Paragraph 60: The one-point enhancement for volume of commerce is appropriate. The volume of commerce attributable to Giordano, Jr. is $614,436.39. Pursuant to U.S.S.G. §2R1.1(b)(2), a one-point enhancement should be added to Giordano, Jr.'s base offense level of 10.
Paragraph 62: For the reasons stated above in Paragraph 36, Giordano, Jr. clearly merits a four-level enhancement for his role as a leader/organizer of the criminal activity. The United States agrees the four-level enhancement is appropriate based on the USPO's statements in paragraph 36 of its PSI.
Paragraph 64: For the reasons provided above in Paragraphs 36, 60 and 62, the USPO is correct in concluding the maximum Adjusted Offense Level (subtotal) is 15. The United States recommends that a jail sentence be imposed at the top-end of the sentencing range applicable to Giordano, Jr. -- 24 months. The United States intends to submit a sentencing recommendation setting forth its reasons for the sentence and will be prepared to discussed these reasons fully at the sentencing hearing. Among other things, sentencing factors include (1) the collusive agreement was entered into on the heels of a tragic event (Hurricane Andrew) and was designed unfairly to take full advantage of other people's misfortune; (2) the history of collusive conduct (in Cleveland) in which Giordano, Jr. has been involved; (3) statements made by Giordano, Jr. denying his involvement in the agreement, including the attempted introduction of bogus polygraph tests; and (4) his role in the offense, including forcing a participant to join the conspiracy against her will.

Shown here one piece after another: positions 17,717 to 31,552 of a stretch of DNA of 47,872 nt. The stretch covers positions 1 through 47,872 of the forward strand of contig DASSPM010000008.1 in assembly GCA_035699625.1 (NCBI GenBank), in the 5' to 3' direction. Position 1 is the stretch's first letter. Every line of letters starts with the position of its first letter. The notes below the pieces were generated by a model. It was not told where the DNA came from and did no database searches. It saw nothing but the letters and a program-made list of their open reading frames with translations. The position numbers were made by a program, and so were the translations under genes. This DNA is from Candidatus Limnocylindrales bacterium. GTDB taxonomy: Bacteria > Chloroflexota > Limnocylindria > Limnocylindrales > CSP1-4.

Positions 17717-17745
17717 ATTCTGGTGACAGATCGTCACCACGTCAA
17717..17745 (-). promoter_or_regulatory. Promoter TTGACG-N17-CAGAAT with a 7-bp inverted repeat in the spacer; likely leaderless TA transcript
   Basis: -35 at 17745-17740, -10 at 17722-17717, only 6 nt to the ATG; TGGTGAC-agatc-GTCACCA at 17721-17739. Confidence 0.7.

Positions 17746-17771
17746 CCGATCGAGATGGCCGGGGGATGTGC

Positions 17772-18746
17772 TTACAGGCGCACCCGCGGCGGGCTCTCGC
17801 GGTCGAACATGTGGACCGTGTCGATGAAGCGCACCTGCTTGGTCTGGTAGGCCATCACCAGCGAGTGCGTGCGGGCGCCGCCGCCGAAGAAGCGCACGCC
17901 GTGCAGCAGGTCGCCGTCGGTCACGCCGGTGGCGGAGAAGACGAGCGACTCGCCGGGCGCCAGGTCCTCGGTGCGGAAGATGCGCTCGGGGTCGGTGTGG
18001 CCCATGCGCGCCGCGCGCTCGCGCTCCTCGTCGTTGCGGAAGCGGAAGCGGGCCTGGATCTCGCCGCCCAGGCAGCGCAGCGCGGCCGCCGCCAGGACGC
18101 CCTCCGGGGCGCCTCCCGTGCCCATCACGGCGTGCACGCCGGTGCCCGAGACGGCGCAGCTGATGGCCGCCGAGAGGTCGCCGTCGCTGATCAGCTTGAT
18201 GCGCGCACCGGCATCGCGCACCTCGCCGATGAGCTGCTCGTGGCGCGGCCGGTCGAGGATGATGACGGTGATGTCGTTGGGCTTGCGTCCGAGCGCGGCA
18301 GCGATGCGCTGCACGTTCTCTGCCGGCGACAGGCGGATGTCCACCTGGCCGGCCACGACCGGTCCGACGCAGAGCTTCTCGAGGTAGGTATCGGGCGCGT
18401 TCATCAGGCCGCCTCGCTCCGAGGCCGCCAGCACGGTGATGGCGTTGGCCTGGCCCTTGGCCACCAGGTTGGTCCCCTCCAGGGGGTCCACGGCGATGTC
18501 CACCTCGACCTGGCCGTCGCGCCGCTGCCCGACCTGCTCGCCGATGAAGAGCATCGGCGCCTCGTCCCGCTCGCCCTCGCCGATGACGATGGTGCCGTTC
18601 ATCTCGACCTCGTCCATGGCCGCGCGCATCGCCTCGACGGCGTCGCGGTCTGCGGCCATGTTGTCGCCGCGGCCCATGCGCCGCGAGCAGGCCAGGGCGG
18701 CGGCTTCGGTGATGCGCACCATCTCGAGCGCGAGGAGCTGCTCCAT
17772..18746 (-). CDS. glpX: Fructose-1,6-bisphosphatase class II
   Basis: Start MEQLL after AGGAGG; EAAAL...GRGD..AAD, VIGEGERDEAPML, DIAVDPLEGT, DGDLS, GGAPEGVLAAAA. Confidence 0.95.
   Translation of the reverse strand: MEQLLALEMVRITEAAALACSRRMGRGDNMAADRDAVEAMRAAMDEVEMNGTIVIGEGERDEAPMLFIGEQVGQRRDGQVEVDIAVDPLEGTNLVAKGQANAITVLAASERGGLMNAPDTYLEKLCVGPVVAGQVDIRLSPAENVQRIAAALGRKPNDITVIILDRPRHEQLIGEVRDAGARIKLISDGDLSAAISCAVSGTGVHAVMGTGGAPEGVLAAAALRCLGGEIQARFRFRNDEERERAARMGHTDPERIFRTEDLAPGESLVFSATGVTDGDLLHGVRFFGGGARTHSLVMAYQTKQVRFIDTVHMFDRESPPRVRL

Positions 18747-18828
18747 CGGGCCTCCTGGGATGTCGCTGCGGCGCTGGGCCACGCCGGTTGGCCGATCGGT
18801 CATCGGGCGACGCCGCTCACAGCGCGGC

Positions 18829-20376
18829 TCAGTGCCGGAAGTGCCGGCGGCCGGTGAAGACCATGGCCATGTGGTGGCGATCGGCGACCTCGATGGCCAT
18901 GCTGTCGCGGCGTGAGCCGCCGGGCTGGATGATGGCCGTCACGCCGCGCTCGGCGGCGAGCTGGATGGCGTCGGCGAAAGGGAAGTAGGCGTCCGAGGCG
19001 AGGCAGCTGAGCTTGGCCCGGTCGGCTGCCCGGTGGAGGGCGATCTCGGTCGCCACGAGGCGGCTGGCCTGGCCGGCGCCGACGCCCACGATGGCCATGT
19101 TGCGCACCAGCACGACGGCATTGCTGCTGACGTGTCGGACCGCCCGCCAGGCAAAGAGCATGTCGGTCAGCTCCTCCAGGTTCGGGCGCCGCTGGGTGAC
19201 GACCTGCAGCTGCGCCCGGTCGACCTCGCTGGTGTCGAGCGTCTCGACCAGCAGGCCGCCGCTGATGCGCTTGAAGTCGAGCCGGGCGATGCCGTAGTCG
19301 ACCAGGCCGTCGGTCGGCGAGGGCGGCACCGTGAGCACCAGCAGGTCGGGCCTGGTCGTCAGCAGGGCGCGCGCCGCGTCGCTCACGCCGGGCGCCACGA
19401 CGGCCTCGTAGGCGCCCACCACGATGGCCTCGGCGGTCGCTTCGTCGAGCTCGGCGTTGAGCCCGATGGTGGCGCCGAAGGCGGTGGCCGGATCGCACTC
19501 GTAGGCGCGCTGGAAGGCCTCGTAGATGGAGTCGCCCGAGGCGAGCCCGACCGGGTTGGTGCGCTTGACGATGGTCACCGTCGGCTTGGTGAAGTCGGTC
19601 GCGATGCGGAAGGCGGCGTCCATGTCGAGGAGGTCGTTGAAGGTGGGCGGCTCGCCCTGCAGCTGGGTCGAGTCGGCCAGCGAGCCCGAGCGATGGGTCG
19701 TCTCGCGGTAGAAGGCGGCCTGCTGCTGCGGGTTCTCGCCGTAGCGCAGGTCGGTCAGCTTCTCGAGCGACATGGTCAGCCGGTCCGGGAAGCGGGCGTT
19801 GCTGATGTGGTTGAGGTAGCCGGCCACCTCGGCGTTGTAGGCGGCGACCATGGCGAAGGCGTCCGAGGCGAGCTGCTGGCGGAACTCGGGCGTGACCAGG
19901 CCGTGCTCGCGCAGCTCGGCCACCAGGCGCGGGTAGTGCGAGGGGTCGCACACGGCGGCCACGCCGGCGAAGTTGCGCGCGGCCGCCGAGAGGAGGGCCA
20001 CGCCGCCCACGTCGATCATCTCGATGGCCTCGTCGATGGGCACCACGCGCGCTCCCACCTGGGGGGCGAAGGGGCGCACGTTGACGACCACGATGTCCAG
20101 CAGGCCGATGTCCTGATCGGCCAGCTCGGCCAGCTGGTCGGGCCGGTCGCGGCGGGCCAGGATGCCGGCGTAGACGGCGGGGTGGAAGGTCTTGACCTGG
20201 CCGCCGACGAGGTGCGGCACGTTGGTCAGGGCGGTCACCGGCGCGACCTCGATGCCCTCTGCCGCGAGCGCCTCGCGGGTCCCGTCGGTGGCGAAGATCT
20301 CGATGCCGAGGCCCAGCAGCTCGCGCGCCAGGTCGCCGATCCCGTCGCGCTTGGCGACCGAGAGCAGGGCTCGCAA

Paragraph 66: There is no basis for a downward departure of two levels for Giordano, Jr. Like the USPO, the United States apparently will have to wait for a "subsequent submission" before knowing the basis for the requested departure.
PART C. OFFENDER CHARACTERISTICS